Young Adults at Risk for Addiction Show Variation in Key Brain Region

Young Adults at Risk for Addiction Show Variation in Key Brain Region

An international team led by researchers at the University of Cambridge have discovered that young adults who are at risk for addiction show distinct differences in an important region of the brain. The study adds more credence to the idea that a person’s biological makeup is an important factor in determining if they will develop an addiction during their lifetime.

The years during adolescence and young adulthood figure prominently in a person’s development. During these years, someone may start to demonstrate behaviors associated with addiction. These behaviors suggest that people in this age group may be at risk for addiction and substance abuse.

Impulsivity Associated with Addiction Risk

Impulsivity is one of the behaviors associated with the risk of addiction. There are times when a person needs to make decisions quickly, such as when there is a danger and they must take action to avoid an immediate threat. At other times, it’s a better idea to stop and think carefully before taking any action. Impulsivity is acting without considering the consequences of one’s actions.

Most people do act impulsively on occasion, and it’s not uncommon. However, people who are living with disorders such as substance abuse, behavioral addictions, anxiety, depression or attention deficit hyperactivity disorder (ADHD) experience higher levels of impulsivity.

99 Young People Participated in Study

In a study recently published in the journal Neuropsychopharmacology, researchers from Cambridge University’s Department of Psychiatry and Denmark’s Aarhus University found a “strong association” between increased impulsivity in young adults and certain abnormalities in nerve cells located in the putamen. This part of the brain has already been identified as a key region connected with addictive disorders.

Ninety-nine young people between the ages of 16-26 completed a computer-based measure of impulsivity as part of the study. The researchers scanned the participants’ brains with a sequence that can identify myelin content.

Myelin Levels Related to Impulsivity

Myelin is a protein-rich covering that coats a nerve cell. It works in the same manner as the plastic coating that is placed around electric wiring and is needed for rapid nerve conduction between the body and the brain.

The researchers found that people who demonstrated higher levels of impulsivity also had lower levels of myelin in the putamen. This conclusion builds on previous studies conducted with rodents at Cambridge University and at other locations.

Dr. Camilla Nord, of the MRC Cognition and Brain Sciences Unit, the lead author of the study, said that people who show a heightened level of impulsivity are also more likely to experience a number of mental health issues, which include substance abuse, eating disorders, behavioral addictions, and ADHD. Dr. Nord went on to explain that this suggests impulsivity is an endophenotype. This is defined as “ a set of behavioural and brain changes that increases people’s general risk for developing a group of psychiatric and neurological disorders.”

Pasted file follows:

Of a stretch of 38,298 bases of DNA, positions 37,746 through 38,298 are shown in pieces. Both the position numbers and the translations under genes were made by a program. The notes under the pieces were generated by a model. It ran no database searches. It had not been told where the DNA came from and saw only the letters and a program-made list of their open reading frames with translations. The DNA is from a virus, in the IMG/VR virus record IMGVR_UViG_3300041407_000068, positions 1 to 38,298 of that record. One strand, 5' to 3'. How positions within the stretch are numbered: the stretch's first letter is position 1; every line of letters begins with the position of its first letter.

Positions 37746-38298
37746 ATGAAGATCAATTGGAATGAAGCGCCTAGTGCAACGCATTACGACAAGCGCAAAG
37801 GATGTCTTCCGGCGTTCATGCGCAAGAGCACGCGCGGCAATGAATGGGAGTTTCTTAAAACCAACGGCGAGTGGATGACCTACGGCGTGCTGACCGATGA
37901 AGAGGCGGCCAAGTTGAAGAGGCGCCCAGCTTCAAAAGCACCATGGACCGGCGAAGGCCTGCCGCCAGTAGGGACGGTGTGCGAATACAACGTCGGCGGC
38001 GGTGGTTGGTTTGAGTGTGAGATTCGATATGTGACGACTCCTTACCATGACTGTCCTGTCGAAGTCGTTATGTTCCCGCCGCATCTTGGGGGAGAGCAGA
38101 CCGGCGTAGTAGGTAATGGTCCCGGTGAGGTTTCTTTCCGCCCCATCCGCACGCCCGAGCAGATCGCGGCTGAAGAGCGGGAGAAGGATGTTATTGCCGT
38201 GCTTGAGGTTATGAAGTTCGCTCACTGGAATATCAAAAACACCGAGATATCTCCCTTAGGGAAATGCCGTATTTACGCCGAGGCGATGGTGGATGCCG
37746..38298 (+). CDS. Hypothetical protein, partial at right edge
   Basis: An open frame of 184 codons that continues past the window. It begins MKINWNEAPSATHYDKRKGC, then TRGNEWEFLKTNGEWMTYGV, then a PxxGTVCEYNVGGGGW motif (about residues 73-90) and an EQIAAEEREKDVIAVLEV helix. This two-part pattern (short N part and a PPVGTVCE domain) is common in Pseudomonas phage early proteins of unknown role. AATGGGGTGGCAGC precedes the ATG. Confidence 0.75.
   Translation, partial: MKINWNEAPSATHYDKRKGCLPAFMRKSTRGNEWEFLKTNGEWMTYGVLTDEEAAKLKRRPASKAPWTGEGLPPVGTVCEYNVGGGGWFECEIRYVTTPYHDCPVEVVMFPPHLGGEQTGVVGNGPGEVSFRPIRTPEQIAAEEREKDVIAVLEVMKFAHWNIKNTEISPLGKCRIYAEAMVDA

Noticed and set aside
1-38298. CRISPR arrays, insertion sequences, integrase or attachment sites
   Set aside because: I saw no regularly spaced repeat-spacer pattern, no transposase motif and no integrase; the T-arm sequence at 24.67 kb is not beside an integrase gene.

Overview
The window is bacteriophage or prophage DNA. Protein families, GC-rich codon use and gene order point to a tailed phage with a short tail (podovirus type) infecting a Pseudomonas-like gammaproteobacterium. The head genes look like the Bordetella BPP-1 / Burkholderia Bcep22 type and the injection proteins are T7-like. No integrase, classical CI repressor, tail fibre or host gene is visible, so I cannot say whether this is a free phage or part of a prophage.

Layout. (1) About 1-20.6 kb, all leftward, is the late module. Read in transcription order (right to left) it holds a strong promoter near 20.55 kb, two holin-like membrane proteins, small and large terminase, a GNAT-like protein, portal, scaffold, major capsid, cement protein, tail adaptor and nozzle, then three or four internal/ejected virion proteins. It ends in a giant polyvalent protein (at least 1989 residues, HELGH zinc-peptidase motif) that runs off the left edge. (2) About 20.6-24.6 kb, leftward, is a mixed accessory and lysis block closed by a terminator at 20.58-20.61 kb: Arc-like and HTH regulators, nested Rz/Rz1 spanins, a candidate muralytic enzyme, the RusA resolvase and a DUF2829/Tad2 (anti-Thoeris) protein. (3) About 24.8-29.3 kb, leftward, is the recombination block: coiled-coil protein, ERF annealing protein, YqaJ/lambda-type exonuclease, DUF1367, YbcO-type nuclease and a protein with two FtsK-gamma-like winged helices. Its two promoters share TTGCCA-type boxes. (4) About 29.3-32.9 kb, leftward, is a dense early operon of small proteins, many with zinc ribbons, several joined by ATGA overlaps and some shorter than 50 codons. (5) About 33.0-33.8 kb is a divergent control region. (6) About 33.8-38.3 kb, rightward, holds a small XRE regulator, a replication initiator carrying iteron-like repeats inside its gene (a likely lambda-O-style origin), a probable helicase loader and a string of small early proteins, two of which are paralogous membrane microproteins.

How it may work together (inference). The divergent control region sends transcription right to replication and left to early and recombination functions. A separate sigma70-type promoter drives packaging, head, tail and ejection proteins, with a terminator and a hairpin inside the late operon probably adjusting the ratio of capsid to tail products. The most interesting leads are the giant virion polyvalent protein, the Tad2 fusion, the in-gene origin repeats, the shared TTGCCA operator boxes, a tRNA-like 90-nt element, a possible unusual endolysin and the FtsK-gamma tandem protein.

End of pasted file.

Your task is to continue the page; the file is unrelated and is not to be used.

Long-acting Buprenorphine Injections Effective Opioid Addiction Treatment

Long-acting Buprenorphine Injections Effective Opioid Addiction Treatment

A monthly injection of buprenorphine BUP-XR is more effective than a placebo for treating opioid addiction, according to the results of a new study. This formulation is the extended release version.

A daily dose version of buprenorphine was approved by the FDA (US Food and Drug Administration) in 2002. It has been an effective treatment for opioid use disorder. Daily doses mean patients must commit to taking it each day; they may start to experience cravings for opioids once they get close to the end of the 24-hour cycle when they can take more medication.

Medication Assisted Therapy and Treatment for Opioid Addiction

Buprenorphine and methadone are both used in MAT (Medication Assisted Therapy) to treat opioid addiction. These medications are used in combination with behavioral counseling as part of a “whole patient” approach. The medications are used to control cravings and clients work with a counselor to develop new ways of thinking and responding to life stresses.

Extended Release Buprenorphine Called Sublocade

The extended-release version of buprenorphine was approved by the FDA in November 2017, which is being marketed under the brand name Sublocade. Approval was based on positive results in a Phase III human subjects study. The study has been published in The Lancet to make it available to the wider scientific community.

Double-Blind Study Conducted

Researchers divided 200 participants in the randomized, double-blind study into three groups. All of them had a mean duration of opioid use of between 11 and 12 years. Two of the groups were given different monthly doses of BUP-XR and one was given a placebo.

Both groups who were given BUP-XR reported “substantial portions of participants” abstaining from opioids. They also experienced relief from opioid withdrawal symptoms and control from cravings for opioids without having to take medication on a daily basis.

breakthrough in measuring pain may help to reduce opioid crisis